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Ivan Camponogara, Robert Volcic; On-line adjustments of grasping movements under visual, haptic and visuo-haptic guidance. Journal of Vision 2017;17(10):460. doi: 10.1167/17.10.460.
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A sudden change of object properties during reach-to-grasp actions requires a fast update of the motor commands, which rely on the available sensory feedback during movement execution. While the role of visual feedback in on-line movement adjustments has been widely studied, far less is known about the contribution of other sensory systems. In particular, are the adjustments to haptically-sensed perturbations as fast as those found in vision? And, does the combined visuo-haptic information lead to even faster adjustments? In the present study, participants were asked to reach and grasp an object with their right hand while the object's size was occasionally perturbed during the movement. The availability of sensory feedback was modulated in three different conditions. In the visual condition, participants had full vision. In the haptic condition, the actions were under the guidance of haptic information from the left hand, while vision was prevented. In the visuo-haptic condition, participants had access to the combined visuo-haptic information. We found that haptic and visual conditions were similar in movement duration, but differed in terms of their kinematic properties. In the haptic condition, movements were faster in the initial phase, whereas in the visual condition, movements were faster in the final phase. Nevertheless, the grasp adjustment times to perturbations were similar (~200 ms). In the visuo-haptic condition, instead, the availability of both visual and haptic information reduced movement duration by ~80 ms and shortened the grasp adjustment time by ~50 ms. Our findings demonstrate that even though the available sensory information influences the action kine- matics, haptic input is as effective as the visual input to quickly perform on-line movement adjustments in response to a perturbation. Moreover, the combination of both inputs not only leads to faster movements, but it also speeds-up the reactions to sudden perturbations.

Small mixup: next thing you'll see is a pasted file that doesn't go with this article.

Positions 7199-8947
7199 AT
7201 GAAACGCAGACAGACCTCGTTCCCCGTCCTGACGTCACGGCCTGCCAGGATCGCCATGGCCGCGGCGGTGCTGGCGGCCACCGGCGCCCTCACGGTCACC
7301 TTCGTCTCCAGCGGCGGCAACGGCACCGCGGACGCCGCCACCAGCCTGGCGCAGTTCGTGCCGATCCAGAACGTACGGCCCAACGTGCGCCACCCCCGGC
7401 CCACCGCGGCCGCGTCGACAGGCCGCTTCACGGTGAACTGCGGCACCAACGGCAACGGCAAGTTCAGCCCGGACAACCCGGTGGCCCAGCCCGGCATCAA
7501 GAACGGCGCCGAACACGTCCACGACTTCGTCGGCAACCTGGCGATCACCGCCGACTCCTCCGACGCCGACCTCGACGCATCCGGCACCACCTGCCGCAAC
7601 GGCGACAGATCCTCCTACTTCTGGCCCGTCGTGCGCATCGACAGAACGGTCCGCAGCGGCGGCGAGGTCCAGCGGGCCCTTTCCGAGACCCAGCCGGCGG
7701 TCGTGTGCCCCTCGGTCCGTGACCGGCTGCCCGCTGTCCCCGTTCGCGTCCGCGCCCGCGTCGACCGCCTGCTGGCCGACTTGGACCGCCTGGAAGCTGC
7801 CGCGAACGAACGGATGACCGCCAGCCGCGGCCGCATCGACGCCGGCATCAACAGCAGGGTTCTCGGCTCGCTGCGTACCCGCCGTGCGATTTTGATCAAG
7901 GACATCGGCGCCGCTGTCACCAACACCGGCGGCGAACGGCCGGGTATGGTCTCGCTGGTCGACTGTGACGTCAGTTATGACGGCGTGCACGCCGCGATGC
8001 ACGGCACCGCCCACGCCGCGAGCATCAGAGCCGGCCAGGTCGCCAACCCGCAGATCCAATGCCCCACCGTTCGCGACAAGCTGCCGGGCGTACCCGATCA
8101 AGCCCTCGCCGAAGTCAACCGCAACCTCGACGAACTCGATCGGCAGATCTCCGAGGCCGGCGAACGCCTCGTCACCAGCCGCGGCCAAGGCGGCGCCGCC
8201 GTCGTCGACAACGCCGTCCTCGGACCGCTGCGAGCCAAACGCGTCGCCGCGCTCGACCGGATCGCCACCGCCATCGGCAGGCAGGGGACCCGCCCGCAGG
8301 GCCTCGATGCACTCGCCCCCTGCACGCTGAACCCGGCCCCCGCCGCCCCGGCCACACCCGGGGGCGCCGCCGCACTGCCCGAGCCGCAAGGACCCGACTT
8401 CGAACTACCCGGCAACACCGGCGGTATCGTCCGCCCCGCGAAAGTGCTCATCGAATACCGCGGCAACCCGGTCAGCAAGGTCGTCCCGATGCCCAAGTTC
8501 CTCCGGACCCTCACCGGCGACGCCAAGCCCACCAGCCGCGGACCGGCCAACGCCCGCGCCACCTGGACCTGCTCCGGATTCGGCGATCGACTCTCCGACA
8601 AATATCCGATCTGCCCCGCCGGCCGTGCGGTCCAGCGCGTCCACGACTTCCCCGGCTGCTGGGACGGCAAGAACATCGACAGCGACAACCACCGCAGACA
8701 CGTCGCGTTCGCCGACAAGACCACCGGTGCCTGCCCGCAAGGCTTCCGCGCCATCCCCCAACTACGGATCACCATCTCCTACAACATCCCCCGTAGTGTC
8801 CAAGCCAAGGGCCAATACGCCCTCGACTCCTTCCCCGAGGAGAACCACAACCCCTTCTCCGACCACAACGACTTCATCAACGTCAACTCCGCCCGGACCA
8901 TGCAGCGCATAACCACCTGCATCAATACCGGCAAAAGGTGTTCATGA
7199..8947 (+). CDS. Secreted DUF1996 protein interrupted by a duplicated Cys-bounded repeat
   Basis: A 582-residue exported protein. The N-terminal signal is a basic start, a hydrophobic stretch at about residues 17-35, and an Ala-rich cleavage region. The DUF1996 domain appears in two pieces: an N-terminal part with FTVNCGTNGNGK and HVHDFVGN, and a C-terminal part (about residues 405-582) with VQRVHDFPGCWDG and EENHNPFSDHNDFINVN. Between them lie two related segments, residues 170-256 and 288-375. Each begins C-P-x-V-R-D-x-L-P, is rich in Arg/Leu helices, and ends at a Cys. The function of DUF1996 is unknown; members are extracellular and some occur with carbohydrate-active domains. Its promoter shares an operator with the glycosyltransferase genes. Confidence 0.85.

Meeting abstract presented at VSS 2017
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